WIESBADEN, Germany -- U.S. Army Europe Soldiers embedded in the ranks and countries of foreign allied militaries convened at the annual Military Personnel Exchange Program, a Dept. of the Army program Assessment conference, to share lessons learned and prepare for the future.
"This was a valuable once a year opportunity for this group of U.S. Exchange
Officers and NCOs to come together, receive the latest guidance from Lt. Gen. Ben
Hodges (USAREUR commanding general) and the USAREUR Staff, share ideas and challenges, and network with one another," said U.S. Army Brig. Gen. Douglas Crissman, currently serving as the deputy commanding general, 3d (United Kingdom) Division, United Kingdom.Crissman is assigned as the deputy commanding general of a British division and the highest ranking MPEP in the Army. He is one of 56 officers and noncommissioned offers from the U.S. Army serving in positions in foreign militaries as MPEPS."The role of MPEPs varies greatly by country but the challenges we face are very similar," Crissman said. "We are an enabling force for USAREUR and this conference provided a useful forum to communicate that value to the 42 attendees spread across the USAREUR area of responsibility."Lee Fennema, program manager for the Military Exchange Program for the School of other nations said, the conference serves two main purposes, first for the exchange officers to return from their international settings and share lessons learned with each other, and secondly, to take care of administrative tasks that cannot normally be conducted in remote areas such as uniform and equipment maintenance, medical visits, dental, taking the language renewal tests.
It also provides USAREUR an opportunity to share guidance on current strategies, goals and cooperation, Fennema said."We are partnering at the lowest level, at the company level, platoon level, with our greatest allies and partners," Fennema said. "It's not a whole brigade that they are sending into one element, its one person, and that one person is the ambassador not only for the U.S. Army but also for the United States."Fennema, a former U.S. Army aviator himself, had the opportunity while he was a captain to serve for three years with the program, embedded with the British Armed Forces."When I was there, it was the most patriotic I've ever felt, because I was the American that they knew," he said. "And they knew me from socializing to combat. So I know exactly what these folks are going through. These folks are representing us well and enhancing our security cooperation with our allies."The program is looking for interested applicants, for officers from the ranks of captain to brigadier general level, and for enlisted Soldiers from staff sergeant through sergeant major with the ability or propensity to speak a foreign language. The Army will train those accepted to the program at language school, Fennema said.Currently, the program in Europe sends individuals to the United Kingdom, the Netherlands, Germany and Italy. Foreign military schools are also included in the program, and U.S. Army representatives are sent to schools across Europe, such as the Irish Command and Staff College in Ireland, the Baltics Defence College in Estonia and the Escole de Guerre, Joint Staff Course in France. Plans are in place to expand the exchange program to more countries."I am honored to be able to serve as the American Military representative for the NCO Academy for the German Armed Forces," said Sgt. Maj. Steven Hahn, sergeant major instructor at the German NCO Academy Delitzsch. Hahn, like all participants in the program, works every day with a foreign military. "I find teaching and coaching the German Soldiers, NCOs, and officers very rewarding; as I get to interact with every level of their Non-Commissioned Officer Professional Development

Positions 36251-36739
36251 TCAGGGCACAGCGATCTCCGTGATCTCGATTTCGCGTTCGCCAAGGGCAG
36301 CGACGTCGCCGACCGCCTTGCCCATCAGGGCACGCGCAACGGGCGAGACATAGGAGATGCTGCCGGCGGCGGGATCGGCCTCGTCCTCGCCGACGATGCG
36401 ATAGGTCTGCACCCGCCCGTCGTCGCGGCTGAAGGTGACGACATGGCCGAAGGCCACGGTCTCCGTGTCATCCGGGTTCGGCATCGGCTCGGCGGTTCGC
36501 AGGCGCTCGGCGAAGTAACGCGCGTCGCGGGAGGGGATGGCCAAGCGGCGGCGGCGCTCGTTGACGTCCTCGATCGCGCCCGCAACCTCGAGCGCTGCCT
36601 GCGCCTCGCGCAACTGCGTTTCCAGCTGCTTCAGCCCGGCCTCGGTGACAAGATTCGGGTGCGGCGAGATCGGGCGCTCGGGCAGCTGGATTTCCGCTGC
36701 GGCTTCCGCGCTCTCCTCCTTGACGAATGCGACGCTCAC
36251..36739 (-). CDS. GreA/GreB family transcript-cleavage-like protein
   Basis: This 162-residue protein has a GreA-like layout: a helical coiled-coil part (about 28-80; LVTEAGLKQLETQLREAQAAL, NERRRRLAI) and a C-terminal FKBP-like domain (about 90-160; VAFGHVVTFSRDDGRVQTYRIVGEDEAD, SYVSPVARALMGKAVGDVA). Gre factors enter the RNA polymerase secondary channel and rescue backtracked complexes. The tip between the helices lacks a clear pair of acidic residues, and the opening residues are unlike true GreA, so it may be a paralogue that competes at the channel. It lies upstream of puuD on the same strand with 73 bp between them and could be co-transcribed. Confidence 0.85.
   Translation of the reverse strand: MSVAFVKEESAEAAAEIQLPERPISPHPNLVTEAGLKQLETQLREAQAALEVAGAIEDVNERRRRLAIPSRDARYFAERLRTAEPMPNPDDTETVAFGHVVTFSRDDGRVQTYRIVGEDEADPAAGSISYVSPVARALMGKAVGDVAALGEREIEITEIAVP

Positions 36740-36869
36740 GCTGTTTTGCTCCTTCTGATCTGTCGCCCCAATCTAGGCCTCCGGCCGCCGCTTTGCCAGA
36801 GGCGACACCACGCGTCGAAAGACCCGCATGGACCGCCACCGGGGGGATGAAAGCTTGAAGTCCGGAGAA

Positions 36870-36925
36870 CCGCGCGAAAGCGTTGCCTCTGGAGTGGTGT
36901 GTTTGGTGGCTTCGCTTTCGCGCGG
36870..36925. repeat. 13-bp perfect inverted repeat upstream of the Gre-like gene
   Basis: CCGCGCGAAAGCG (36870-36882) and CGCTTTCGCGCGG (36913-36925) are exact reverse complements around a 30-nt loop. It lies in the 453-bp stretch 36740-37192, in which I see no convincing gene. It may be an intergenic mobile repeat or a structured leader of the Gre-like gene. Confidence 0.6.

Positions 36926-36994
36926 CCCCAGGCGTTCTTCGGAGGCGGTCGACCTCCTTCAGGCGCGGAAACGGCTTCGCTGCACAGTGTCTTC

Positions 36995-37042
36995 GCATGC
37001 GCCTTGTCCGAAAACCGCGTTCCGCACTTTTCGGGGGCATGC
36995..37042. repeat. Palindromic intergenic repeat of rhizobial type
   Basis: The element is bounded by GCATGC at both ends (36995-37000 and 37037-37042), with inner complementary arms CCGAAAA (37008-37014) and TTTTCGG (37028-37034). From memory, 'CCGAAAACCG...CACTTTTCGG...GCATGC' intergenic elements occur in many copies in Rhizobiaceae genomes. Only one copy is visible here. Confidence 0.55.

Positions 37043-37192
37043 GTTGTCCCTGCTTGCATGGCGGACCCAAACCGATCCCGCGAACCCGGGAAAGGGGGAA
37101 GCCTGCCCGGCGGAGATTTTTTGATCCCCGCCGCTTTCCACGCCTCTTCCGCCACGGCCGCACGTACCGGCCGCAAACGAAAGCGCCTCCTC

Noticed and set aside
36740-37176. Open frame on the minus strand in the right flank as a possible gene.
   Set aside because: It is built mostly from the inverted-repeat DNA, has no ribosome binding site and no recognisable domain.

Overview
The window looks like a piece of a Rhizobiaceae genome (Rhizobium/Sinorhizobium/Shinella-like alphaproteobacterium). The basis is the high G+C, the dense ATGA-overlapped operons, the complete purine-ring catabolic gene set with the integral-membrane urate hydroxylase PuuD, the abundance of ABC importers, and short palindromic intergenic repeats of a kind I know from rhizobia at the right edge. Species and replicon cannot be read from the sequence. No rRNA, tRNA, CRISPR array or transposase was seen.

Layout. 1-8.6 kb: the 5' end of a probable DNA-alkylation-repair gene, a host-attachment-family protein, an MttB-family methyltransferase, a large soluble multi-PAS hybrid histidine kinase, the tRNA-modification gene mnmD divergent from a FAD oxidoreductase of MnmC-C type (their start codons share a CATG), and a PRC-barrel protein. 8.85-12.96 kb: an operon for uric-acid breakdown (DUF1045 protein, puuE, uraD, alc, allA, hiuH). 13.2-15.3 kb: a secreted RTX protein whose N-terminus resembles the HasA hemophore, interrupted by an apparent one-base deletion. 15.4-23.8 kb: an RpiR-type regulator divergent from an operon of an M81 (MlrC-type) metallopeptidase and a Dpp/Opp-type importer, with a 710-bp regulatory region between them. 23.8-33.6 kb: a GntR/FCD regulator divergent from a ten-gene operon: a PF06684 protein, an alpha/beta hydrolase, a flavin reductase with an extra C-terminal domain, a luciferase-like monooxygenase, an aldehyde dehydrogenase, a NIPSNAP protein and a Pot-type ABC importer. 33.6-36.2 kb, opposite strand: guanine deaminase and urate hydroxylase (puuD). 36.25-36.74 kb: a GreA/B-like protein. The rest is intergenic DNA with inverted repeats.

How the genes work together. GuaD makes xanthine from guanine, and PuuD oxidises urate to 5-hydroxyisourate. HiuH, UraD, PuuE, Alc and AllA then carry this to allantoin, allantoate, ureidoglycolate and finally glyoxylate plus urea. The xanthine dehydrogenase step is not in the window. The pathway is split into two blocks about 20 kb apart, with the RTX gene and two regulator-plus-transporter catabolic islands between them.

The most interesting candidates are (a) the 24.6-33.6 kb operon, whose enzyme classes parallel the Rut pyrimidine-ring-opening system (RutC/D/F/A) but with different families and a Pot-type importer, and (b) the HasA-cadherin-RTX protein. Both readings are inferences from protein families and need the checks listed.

System."Anyone interested in participating in the MPEP program or looking for more information, contact Army Human Resources through ones individual unit.---About us: U.S. Army Europe is uniquely positioned in its 51 country area of responsibility to advance American strategic interests in Europe and Eurasia. The relationships we build during more than 1,000 theater security cooperation events in more than 40 countries each year lead directly to support for multinational contingency operations around the world, strengthen regional partnerships and enhance global security.